What’s Happening in Australia

The Australian automotive industry has changed. Last month we saw the closure of the iconic Australian Toyota and Holden factories which signifies the end of mass car manufacturing in Australia. Toyota has been Australia’s most prolific car manufacturer over the last decade, building and exporting more cars than Holden and Ford combined.

Amongst these cars was the Toyota Hybrid Camry. The most technologically advanced car to be built and produced in Australia. I have recently taken delivery of a new Camry XV50 series model which was the last of the hybrid Camry models built in the country. Whilst the features may have improved, the fundamentals of the model remain the same with the P310 transmission remaining consistent throughout the history of the series.

Although Artificial Intelligence (AI) and electric vehicles continue to become more advanced, the hybrid Camry was the only hybrid vehicle built in Australia to have luxuries such as radar cruise control, lane wander warning and wireless phone charging. Neither Ford nor Holden could add this technology to their production lines before their operations ceased.

Even though mass manufacturing of cars has concluded in Australia, the Toyota hybrid along with many other current and upcoming hybrid/electric vehicle models live on. These models will thrive in the new automotive world with 80% of on-road vehicles estimated to be H/EV by 2020. Along with this onslaught of new vehicles will come the supporting infrastructure such as plug in charging stations and wireless charging (where the vehicle parks over a charging pad).

What’s Happening at the MTA Institute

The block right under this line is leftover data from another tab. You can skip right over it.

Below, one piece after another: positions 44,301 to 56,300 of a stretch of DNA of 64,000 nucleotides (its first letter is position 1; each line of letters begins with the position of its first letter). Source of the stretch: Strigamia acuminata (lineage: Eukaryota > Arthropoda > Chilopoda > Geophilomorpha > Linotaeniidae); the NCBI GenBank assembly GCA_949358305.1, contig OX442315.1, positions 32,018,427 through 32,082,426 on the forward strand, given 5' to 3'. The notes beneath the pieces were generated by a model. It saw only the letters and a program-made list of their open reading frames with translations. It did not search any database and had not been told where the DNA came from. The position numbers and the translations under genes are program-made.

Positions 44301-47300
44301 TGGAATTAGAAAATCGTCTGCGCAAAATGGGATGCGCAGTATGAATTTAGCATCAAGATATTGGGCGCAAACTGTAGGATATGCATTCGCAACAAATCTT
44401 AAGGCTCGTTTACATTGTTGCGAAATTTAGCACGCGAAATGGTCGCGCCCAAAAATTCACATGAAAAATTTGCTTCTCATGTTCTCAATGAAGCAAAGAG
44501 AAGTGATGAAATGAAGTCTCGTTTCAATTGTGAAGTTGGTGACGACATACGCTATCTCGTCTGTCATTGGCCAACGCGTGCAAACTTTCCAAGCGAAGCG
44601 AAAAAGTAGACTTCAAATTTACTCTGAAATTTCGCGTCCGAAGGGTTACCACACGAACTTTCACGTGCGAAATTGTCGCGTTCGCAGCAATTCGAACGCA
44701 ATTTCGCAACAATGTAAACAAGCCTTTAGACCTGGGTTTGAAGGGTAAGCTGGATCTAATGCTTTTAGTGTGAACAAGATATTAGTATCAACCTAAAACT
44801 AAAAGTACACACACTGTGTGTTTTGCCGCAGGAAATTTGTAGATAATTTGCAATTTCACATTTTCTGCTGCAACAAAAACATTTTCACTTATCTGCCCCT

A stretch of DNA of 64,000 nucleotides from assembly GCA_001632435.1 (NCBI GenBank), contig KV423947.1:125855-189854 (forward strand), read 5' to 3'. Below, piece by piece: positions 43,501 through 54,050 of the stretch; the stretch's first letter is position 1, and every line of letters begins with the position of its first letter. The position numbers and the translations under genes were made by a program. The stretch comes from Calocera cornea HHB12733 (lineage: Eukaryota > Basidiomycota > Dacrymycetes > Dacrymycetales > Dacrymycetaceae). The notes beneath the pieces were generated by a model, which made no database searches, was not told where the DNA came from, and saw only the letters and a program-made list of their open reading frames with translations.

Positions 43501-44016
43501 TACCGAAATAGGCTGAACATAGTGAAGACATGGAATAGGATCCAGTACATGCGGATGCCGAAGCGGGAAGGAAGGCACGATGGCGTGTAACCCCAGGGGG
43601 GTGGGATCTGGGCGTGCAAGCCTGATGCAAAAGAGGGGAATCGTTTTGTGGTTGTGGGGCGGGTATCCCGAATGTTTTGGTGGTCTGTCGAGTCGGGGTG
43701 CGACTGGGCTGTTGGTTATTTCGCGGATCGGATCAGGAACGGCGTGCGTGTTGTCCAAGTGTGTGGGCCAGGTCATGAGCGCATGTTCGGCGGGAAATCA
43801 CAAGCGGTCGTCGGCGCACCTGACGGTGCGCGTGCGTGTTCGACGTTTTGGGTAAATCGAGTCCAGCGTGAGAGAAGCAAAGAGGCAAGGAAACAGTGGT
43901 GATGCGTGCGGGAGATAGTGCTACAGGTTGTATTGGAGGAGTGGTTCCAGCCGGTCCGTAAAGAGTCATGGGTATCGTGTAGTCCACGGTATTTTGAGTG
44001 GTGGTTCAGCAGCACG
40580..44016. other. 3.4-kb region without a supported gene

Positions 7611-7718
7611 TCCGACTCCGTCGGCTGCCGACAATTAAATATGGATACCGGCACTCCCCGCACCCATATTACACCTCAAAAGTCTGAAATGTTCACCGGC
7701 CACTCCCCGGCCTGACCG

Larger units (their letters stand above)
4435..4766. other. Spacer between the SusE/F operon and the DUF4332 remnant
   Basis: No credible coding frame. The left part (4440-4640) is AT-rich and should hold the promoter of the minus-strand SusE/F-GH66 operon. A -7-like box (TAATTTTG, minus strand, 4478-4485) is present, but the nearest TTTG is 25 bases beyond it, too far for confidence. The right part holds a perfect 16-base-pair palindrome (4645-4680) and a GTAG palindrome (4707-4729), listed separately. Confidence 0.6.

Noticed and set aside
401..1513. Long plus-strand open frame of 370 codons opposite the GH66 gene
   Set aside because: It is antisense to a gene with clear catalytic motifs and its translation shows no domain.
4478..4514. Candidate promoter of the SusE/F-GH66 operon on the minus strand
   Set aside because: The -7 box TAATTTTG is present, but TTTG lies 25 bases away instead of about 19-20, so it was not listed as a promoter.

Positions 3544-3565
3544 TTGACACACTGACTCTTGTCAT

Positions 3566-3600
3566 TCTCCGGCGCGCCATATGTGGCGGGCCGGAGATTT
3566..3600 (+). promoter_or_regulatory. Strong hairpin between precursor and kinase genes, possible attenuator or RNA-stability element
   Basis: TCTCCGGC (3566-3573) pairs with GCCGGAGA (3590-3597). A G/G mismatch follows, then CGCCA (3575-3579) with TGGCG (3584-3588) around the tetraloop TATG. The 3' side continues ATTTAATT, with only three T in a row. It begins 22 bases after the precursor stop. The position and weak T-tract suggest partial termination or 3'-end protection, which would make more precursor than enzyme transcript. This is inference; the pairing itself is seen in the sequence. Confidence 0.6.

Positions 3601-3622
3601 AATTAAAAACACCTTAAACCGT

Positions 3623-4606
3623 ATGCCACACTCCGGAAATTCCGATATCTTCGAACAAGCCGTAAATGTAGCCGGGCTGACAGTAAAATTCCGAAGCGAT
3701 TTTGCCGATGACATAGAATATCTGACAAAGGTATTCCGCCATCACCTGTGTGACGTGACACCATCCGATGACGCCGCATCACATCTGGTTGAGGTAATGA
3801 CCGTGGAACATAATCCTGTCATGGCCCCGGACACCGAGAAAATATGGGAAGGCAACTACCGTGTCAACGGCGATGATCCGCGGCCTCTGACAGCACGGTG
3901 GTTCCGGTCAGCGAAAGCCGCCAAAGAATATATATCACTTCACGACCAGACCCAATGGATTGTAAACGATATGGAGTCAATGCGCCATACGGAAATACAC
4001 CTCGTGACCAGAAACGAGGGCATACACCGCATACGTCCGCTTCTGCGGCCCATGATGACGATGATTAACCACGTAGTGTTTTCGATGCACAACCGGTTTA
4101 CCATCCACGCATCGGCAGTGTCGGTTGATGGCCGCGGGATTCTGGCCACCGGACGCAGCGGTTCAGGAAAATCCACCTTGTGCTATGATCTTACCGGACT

The vision of the MTA Institute and the MTA Group as a whole is to lead the way in training both now and in the future taking into consideration how technology will change the subject matter for our students. This is evident through our Mazda MX5 which is currently being transformed from a petrol to an electric vehicle, our Tesla roadster and our approach to HEV training and courses.

The MTA Institute is installing two electric charging stations which further reinforces our commitment to the new world of EVs.

With 2020 being a significant date, it is inevitable that automotive training needs to change now, transforming to include compulsory electrical units, as the mechanics of an engine become completely different.

It is my personal vision to have MTA Institute recognised as a leader in Australia for HEV/EV training and my first point of call will be to have the advanced HEV course include a certified test, ensuring students leave with a government recognised certificate of competence.

Upcoming courses can be viewed here.

What’s Happening Around the Globe?

Humans will be replaced as the decision makers behind the wheel of a car. The ability to sense may be substituted by a suite of sensors that not only replace, but also augment, our current capability to allow for driving in all types of weather and in all environments. The advent of Advanced Driver Assist Systems (ADAS) will revolutionize how we travel and transport goods by road and it has promise to do so while improving safety. Read More Here

Japanese-based auto manufacturers Toyota Motor Corp and Mazda Motor Corp are collaborating on a joint venture project to build a $1.6 billion assembly plant in the U.S., creating 4,000 jobs. Read More Here

Vehicles with petrol or diesel engines will be banned from Paris from 2030 under an anti-pollution plan tabled yesterday. Read More Here

Australia has been labelled a “laggard” in the global move toward electric vehicles by progressive think-tank Australia Institute. Read More Here